Crash! Bang! Wallop! As I struggle to wakefulness with the sound of the Today programme, it becomes clear that all is far from well on what used to be called the stock market (it's now far more complex than that: I don't recall seeing pictures from the Depression of ruined bankers holding up signs saying they'd lost everything on the forward derivative spot market.). In curious synergy, the Internet gets the same malaise as the day progresses -- it seems that absolutely everyone is trying to get real-time feeds of the prices via the Net, and nothing can cope with demand. Even more curiously, high tech companies that announce particularly good results today get hit peculiarly hard: it's as if all sanity has left the planet.
Stocks rally - is this the dead cat bounce? (that's a bankers' term for the way prices rise for a little after a really vicious crash). Internet better. Those high tech companies recover particularly well: some people have obviously made a lot of money over the past couple of days. I'd wondered whether that would happen, and had thought that buying chunks of the palpably good companies when the price was way down would have been a good idea.
I'd like to say that my journalistic ethics forbade me to buy shares in companies about which I write: in truth, there's nowhere near enough liquidity in Goodwins plc to put my integrity in the slightest peril.
While my morality may be untested, my vanity is rarely in question. I happen to be in DejaNews (the service which indexes Usenet) looking for stuff about new radio technology, and succumb to the old urge to type my name in and see what happens. Will there be hoards of people discussing my latest reviews? Some nascent fan club planning a surprise party? A film director desperately trying to find me to discuss a really hot script idea?
There are precisely two hits. One concerns bugs in the old Spectrum 128K computer, and mentions yours truly as perpetrator of same (in cyberspace, one's sins last forever. There is no redemption). The other mentions a Rupert N Goodwin, a 75 year old petroleum geologist from Louisiana.
Retire to a PR party in a Mexican restaurant. Miller Shandwick is responsible: one must draw a veil over the events of the evening, except for two words. Tequila Frenzy. Discover things about editor-in-chief Bob Kane that are utterly astounding and certainly good for a couple of extra per cent at pay review time. Discover also that I've forgotten the lot five minutes later.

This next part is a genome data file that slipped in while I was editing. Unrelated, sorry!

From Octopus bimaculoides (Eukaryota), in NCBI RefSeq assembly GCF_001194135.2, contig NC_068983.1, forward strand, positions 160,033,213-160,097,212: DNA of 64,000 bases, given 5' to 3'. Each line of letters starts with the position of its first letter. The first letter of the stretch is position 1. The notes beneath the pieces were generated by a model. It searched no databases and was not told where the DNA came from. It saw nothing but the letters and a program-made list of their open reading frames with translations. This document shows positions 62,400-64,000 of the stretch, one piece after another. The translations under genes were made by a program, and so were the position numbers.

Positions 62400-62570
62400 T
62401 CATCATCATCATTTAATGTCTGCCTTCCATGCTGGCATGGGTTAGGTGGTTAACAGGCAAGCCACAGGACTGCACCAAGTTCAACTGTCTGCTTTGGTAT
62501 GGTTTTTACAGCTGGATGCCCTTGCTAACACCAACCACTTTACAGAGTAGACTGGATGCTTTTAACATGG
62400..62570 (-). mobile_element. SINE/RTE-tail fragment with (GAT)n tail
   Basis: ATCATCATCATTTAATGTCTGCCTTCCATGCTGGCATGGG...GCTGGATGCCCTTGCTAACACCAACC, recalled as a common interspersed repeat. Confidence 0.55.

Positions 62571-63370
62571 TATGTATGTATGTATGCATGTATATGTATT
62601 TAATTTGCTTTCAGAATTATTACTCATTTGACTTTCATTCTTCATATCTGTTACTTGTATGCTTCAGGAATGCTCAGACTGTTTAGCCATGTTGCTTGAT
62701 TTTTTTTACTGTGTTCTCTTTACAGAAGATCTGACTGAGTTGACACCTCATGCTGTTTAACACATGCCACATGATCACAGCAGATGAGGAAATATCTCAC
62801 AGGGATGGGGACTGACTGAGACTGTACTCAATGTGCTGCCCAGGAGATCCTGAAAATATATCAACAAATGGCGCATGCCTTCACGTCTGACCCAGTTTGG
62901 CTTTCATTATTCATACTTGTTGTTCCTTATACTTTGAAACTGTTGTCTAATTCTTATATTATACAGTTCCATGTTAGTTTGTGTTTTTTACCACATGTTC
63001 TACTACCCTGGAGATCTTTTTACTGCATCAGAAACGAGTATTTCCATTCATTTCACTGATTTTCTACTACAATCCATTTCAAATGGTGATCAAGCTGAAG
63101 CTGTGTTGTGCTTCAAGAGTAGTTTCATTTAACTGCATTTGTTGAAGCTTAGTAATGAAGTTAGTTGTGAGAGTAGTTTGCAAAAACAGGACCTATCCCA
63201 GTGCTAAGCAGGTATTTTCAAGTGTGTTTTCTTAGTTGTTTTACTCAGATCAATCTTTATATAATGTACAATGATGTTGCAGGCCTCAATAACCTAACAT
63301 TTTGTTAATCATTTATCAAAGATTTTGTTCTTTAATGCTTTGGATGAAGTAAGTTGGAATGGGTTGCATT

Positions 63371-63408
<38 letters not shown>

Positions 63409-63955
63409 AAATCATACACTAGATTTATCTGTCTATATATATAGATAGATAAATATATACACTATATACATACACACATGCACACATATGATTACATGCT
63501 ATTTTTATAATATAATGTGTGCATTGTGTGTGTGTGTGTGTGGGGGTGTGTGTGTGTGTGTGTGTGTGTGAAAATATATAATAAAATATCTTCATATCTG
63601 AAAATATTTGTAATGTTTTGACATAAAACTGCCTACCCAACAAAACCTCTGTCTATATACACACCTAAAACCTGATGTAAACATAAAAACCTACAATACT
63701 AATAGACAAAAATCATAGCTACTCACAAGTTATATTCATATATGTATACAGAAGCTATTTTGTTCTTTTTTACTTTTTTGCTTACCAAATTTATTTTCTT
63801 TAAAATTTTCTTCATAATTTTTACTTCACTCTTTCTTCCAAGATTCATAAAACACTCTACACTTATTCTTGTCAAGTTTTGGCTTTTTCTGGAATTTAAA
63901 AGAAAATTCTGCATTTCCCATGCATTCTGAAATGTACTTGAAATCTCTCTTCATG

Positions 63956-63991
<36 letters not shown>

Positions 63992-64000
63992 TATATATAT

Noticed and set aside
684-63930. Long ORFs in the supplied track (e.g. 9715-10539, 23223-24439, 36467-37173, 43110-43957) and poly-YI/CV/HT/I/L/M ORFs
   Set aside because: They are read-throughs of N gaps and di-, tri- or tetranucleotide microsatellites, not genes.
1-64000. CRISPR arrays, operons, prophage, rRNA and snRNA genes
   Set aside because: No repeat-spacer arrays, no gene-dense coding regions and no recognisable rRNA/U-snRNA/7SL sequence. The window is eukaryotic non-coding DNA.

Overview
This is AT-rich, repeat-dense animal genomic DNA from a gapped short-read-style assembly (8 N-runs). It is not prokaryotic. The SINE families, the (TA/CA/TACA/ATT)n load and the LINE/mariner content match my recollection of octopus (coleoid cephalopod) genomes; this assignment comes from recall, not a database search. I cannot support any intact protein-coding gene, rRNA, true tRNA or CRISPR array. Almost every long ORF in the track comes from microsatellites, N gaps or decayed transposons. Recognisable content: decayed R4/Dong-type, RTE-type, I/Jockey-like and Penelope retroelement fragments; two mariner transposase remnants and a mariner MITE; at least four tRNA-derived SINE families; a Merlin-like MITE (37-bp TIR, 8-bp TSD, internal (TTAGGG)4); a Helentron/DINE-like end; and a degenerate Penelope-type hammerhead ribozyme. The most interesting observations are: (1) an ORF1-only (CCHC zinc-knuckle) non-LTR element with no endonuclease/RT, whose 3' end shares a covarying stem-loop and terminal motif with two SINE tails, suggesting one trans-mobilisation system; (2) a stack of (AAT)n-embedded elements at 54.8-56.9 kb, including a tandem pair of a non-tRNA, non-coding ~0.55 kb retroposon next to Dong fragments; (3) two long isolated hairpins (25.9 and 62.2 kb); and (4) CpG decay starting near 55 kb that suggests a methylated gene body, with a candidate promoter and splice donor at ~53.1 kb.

More on cookies, those little snippets of data that Web sites leave on your computer to remind them of you when next you visit. The Putnam Pit, a newspaper from Tennessee, is jostling to make the local municipality hand over the cookie files from public workers' PCs. These are public documents, the newspaper claims, and as such covered under the US Freedom of Information act.
Interesting. All in favour of FoI -- too much secrecy is never a good thing. Then I go to the newspaper's Web site to read about the campaign for myself. It turns out the proprietor is seeking to make sure that workers aren't spending taxpayers' dollars visiting sites about sodomy, promoting homosexual lifestyles, desecrating the Flag, adultery, the anti-Christ and heroin (The newspaper is also against white slavery, white supremacy and communism).
Any residual feeling I had from Tuesday that sanity may have returned to cyberspace is swiftly dispelled. However, in an attempt to raise enough dosh to insider-deal my way to riches, I am prepared to sell my cookie files to the highest bidder. Sealed e-mails only, please.
As anyone who's ever been involved in publishing will tell you, there is nothing in the world quite like the launch of a new title. Today, we unveil Gamespot UK to an astonished world -- our latest Web site, dedicated to the needs and delights of the gaming community.
Online, this takes the form of Lara Croft -- abundantly appointed cyberbabe -- pulling a big switch to (as we so delicately put it) Turn Us On at midday. With a flourish, half a gigabyte of reviews, hints, news and other good stuff are linked into the World Wide Web. All yours, distant reader, and we hope you enjoy it.
What actually happened behind the scenes is somewhat different. The unveiling ceremony involved a large number of Ziffies holding plastic cups of champagne and cheering as the real Lara Croft (Asher, the bearded, ponytailed, abundantly bicycle shorts-wearing Gamespotter) typed in the commands to our server to make the switch. Three minutes later, he typed the correct commands and all was live. Two of the other real stars of the show could be easily spotted by them having bags under their eyes as big as Lara's virtual assets: Saul Hazledine and Chris Lewis.
The amount of programming, hackery and mind-bending binary buggering about that's gone on for months, at all hours of the day and night, cannot be overestimated -- it's so easy when one's idly clicking through a swish Web site to overlook the gallons of sweat and coffee that make it all happen. So spare a thought between vanquishing aliens and conquering worlds for the heroes of HTML, the knights of the networks who burn entire candelabras of candles at every end possible.